• -v /some/host/folder/for/work:/home/jovyan/work - Host mounts the default working directory on the host to preserve work even when the container is destroyed and recreated (e.g., during an upgrade).

SSL Certificates

You may mount SSL key and certificate files into a container and configure Jupyter Notebook to use them to accept HTTPS connections. For example, to mount a host folder containing a notebook.key and notebook.crt:

docker run -d -p 8888:8888 \
    -v /some/host/folder:/etc/ssl/notebook \
    jupyter/scipy-notebook \

Alternatively, you may mount a single PEM file containing both the key and certificate. For example:

docker run -d -p 8888:8888 \
    -v /some/host/folder/notebook.pem:/etc/ssl/notebook.pem \
    jupyter/scipy-notebook \

In either case, Jupyter Notebook expects the key and certificate to be a base64 encoded text file. The certificate file or PEM may contain one or more certificates (e.g., server, intermediate, and root).

For additional information about using SSL, see the following:

Conda Environments

The default Python 3.x Conda environment resides in /opt/conda. A second Python 2.x Conda environment exists in /opt/conda/envs/python2. You can switch to the python2 environment in a shell by entering the following:

source activate python2

You can return to the default environment with this command:

source deactivate

The commands jupyter, ipython, python, pip, easy_install, and conda (among others) are available in both environments. For convenience, you can install packages into either environment regardless of what environment is currently active using commands like the following:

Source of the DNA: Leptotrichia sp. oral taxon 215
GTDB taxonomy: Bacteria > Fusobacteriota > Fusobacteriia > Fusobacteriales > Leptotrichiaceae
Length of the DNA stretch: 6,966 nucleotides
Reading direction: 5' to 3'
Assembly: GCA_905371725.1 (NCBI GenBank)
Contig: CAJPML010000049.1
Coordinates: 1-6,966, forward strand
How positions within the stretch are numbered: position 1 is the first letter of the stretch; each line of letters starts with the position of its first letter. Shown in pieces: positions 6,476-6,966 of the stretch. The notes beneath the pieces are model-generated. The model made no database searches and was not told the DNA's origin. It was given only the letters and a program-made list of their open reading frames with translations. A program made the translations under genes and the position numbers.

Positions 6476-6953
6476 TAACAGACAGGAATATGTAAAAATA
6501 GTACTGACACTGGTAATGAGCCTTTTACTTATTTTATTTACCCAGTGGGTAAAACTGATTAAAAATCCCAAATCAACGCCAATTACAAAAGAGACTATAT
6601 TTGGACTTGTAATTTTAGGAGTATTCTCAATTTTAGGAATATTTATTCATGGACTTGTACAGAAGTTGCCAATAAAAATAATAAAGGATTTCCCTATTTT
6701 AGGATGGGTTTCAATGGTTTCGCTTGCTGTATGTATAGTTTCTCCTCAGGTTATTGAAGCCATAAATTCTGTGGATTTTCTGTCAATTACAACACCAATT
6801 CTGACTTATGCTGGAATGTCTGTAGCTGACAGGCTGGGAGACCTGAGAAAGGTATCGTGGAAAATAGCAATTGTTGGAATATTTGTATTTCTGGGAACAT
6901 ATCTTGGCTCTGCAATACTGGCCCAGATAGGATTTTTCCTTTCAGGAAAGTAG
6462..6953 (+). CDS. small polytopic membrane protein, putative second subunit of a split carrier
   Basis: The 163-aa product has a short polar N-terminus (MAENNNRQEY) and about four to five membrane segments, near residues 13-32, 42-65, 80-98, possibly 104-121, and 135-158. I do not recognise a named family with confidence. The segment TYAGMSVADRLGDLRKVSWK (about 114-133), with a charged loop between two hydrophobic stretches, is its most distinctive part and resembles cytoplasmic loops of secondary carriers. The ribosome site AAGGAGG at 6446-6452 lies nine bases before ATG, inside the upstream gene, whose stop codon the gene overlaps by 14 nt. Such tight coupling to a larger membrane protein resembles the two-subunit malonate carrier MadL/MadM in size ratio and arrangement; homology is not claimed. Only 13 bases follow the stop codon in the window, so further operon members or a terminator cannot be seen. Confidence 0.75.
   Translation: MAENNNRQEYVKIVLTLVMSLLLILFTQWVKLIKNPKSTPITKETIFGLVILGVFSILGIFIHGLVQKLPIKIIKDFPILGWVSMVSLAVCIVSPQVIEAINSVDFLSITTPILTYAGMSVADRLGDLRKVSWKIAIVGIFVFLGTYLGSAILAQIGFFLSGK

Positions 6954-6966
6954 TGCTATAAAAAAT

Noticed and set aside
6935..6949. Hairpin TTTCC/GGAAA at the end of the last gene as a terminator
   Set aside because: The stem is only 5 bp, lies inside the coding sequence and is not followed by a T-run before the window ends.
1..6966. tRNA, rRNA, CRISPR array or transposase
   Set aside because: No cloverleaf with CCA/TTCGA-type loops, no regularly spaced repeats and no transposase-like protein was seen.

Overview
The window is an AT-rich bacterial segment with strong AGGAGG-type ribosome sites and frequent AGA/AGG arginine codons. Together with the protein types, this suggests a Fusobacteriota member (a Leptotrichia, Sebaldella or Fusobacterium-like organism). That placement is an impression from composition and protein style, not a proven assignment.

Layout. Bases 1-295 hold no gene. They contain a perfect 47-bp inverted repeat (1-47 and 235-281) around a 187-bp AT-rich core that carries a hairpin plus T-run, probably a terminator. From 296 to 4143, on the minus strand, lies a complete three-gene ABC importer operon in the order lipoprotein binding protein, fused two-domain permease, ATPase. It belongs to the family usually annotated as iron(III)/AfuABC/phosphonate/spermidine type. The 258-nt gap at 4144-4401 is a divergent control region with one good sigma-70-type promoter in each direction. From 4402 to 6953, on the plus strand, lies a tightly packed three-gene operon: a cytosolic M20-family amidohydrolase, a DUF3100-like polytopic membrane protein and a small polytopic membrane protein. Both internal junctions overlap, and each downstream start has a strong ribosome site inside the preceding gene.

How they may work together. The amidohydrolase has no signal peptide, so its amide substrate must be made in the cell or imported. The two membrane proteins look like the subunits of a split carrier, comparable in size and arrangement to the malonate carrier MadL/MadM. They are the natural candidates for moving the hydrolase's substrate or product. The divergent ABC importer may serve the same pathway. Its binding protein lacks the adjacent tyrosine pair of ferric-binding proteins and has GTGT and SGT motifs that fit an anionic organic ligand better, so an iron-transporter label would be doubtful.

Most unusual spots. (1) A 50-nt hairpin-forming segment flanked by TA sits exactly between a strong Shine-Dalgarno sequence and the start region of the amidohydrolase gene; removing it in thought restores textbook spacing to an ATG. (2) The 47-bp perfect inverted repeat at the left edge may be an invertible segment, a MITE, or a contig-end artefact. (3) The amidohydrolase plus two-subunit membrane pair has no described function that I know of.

# install a package into the python2 environment
pip2 install some-package
conda install -n python2 some-package

# install a package into the default (python 3.x) environment
pip3 install some-package
conda install -n python3 some-package

Alternative Commands

JupyterHub requires a single-user instance of the Jupyter Notebook server per user. To use this stack with JupyterHub and DockerSpawner, you must specify the container image name and override the default container run command in your

# Spawn user containers from this image
c.DockerSpawner.container_image = 'jupyter/scipy-notebook'

# Have the Spawner override the Docker run command
    'command': '/usr/local/bin/'

The script supports the same features as the default script (e.g., GRANT_SUDO), but allows you to specify an arbitrary command to execute. For example, to run the text-based ipython console in a container, do the following:

docker run -it --rm jupyter/scipy-notebook ipython

This script is particularly useful when you derive a new Dockerfile from this image and install additional Jupyter applications with subcommands like jupyter console, jupyter kernelgateway, and jupyter lab.


You can bypass the provided scripts and specify your an arbitrary start command. If you do, keep in mind that certain features documented above will not function (e.g., GRANT_SUDO).